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Undergraduate Student in Roy Lab Named Goldwater Scholar

Five students have been named 2020–2021 Goldwater Scholars, ranking the University of Tennessee, Knoxville, first in the country for the prestigious award.

The Goldwater Scholarship Program was established by Congress in 1986 to honor US Senator Barry M. Goldwater. The most prestigious undergraduate STEM scholarships in the United States, Goldwater Scholarships are awarded to college sophomores and juniors who intend to pursue research careers in the natural sciences, mathematics, and engineering. The scholarships provide up to $7,500 annually to cover tuition, fees, books, and room and board. An estimated pool of more than 5,000 sophomores and juniors nationwide applied this year for the Goldwater.

“To lead the country in Goldwater Scholars is a tremendous achievement, a reflection of our nationally competitive undergraduates, and of course a credit to these five outstanding future STEM research leaders,” said Provost and Senior Vice Chancellor David Manderscheid, who is also a professor of mathematics. “These results also underscore our robust undergraduate research infrastructure and the high quality of faculty mentoring our undergraduates receive.”

Several thousand sophomores and juniors nationwide seek their institution’s nomination to the Goldwater national competition. UT can nominate up to five undergraduates. This year 396 Goldwater Scholars were named from the 1,343 students nationwide nominated by 461 colleges and universities.

“The Goldwater competition is rigorous and unfolds over several months, which gives our staff a chance to get to know the students, their goals, and what drives them. Their passion for discovery really rubs off,” said Andrew Seidler, director of UT’s Office of National Scholarships and Fellowships, which facilitates the campus nomination process. “Seeing their potential recognized in this way is so satisfying—personally and professionally. It’s exciting to imagine what lies ahead for them”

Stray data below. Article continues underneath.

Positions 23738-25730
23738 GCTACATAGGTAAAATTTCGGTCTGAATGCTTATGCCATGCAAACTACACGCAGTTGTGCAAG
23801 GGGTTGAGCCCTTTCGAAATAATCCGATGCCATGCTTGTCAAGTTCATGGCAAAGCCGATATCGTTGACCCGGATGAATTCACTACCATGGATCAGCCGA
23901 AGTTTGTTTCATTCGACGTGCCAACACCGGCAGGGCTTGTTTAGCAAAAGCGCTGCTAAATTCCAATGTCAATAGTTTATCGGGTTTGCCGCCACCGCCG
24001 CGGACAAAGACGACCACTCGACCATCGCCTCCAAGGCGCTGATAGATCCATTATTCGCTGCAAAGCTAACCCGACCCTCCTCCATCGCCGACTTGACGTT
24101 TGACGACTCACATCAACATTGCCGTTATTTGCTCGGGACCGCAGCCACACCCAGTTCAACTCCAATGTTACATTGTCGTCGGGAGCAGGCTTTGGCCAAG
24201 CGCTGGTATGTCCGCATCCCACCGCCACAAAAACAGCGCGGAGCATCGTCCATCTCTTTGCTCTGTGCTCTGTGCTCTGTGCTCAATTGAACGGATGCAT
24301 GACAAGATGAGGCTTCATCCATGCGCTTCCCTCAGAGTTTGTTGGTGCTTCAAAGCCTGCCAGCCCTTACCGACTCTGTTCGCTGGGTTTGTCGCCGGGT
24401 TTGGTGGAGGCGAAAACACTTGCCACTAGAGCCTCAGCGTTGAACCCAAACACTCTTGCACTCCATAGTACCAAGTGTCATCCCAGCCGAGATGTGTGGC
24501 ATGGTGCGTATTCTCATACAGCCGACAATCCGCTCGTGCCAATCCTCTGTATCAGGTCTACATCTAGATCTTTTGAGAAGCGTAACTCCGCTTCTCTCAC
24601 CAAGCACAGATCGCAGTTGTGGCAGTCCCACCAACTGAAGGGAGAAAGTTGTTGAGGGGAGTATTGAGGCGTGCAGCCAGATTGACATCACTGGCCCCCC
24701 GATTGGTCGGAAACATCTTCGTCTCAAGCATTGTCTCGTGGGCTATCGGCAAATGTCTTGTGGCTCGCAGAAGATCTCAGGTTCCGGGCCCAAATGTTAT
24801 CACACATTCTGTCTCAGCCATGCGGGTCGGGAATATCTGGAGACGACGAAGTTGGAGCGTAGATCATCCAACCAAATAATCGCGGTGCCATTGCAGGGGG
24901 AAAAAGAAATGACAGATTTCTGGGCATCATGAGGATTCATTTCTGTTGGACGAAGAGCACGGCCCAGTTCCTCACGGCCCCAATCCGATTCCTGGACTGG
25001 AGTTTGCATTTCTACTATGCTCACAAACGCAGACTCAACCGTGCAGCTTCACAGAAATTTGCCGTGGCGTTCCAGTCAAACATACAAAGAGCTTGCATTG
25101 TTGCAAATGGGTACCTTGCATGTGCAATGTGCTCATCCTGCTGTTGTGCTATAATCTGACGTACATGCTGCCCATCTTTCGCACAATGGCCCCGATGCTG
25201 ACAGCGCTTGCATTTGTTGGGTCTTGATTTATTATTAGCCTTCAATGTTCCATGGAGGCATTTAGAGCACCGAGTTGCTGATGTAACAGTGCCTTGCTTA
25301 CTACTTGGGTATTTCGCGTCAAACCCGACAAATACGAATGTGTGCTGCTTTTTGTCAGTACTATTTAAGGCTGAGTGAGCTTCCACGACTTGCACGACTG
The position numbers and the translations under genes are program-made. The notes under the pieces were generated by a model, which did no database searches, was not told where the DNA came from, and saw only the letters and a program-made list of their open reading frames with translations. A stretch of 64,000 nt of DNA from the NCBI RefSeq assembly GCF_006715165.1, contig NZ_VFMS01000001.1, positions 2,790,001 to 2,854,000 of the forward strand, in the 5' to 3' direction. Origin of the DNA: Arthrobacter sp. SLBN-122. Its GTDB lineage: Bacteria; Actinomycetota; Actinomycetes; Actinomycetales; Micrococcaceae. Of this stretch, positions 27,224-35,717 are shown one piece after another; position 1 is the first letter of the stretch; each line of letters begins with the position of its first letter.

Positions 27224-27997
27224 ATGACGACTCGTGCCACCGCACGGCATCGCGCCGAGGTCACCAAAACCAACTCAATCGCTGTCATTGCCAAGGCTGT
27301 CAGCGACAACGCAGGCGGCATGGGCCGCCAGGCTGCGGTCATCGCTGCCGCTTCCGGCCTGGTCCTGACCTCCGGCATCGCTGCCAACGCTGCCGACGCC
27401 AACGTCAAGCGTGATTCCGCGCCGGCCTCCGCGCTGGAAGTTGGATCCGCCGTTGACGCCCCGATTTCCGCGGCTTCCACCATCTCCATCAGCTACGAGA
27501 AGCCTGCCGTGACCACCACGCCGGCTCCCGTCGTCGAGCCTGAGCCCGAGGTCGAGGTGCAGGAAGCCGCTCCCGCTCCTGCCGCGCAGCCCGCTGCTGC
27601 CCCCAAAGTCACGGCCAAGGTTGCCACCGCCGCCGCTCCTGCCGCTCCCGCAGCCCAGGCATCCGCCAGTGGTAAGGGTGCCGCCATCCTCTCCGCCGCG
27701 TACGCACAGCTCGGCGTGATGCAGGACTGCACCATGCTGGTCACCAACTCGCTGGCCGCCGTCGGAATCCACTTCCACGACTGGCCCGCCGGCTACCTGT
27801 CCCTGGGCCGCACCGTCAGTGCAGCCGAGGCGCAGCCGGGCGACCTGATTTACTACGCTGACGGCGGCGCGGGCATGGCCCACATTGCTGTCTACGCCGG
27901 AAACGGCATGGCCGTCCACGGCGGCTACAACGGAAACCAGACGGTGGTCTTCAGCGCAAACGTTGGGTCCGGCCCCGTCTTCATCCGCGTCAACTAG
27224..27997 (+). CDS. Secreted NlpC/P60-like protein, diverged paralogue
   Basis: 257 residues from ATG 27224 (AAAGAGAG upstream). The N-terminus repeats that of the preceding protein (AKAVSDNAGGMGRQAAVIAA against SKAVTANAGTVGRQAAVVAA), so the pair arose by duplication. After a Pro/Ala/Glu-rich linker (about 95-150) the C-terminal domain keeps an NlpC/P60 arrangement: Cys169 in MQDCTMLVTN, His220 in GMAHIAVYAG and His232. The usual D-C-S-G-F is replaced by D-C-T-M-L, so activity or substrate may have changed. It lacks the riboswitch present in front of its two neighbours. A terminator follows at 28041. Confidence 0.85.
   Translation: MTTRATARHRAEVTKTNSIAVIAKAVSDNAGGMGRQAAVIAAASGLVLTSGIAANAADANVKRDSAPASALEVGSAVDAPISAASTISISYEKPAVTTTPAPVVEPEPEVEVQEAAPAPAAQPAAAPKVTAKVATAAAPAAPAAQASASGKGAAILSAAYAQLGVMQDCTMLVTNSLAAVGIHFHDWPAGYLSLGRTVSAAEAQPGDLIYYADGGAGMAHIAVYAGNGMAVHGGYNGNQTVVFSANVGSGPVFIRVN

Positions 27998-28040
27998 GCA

Kristopher Reynolds

Kristopher Reynolds, a junior from Coalfield, Tennessee, studying chemistry and biology

Reynolds is a Marine Corps veteran and currently serves as the president of UT’s SALUTE chapter, a national veterans honor society working to serve student veterans. The organization helps connect students with resources about education and career planning. At UT, he is conducting research regarding molecular electronics and integrated circuits and spent the prior two summers conducting research at Harvard.

“I am tremendously honored to have been selected as a Goldwater Scholar and join a community of talented scientists and leaders in shaping the way we conduct research to become more inclusive and tackle the scientific challenges that the world faces and will face in the near future,” Reynolds said.

Reynolds plans to pursue a graduate degree in chemistry, studying the charge and mass transport phenomena between material interfaces. Reynolds ultimately wants to lead a research group at a university or national laboratory.

“We must always remember that science knows no ethnicity or gender; it knows only curiosity and truth, and as long as we confront nature with an open mind, she will humble us every day,” Reynolds said.

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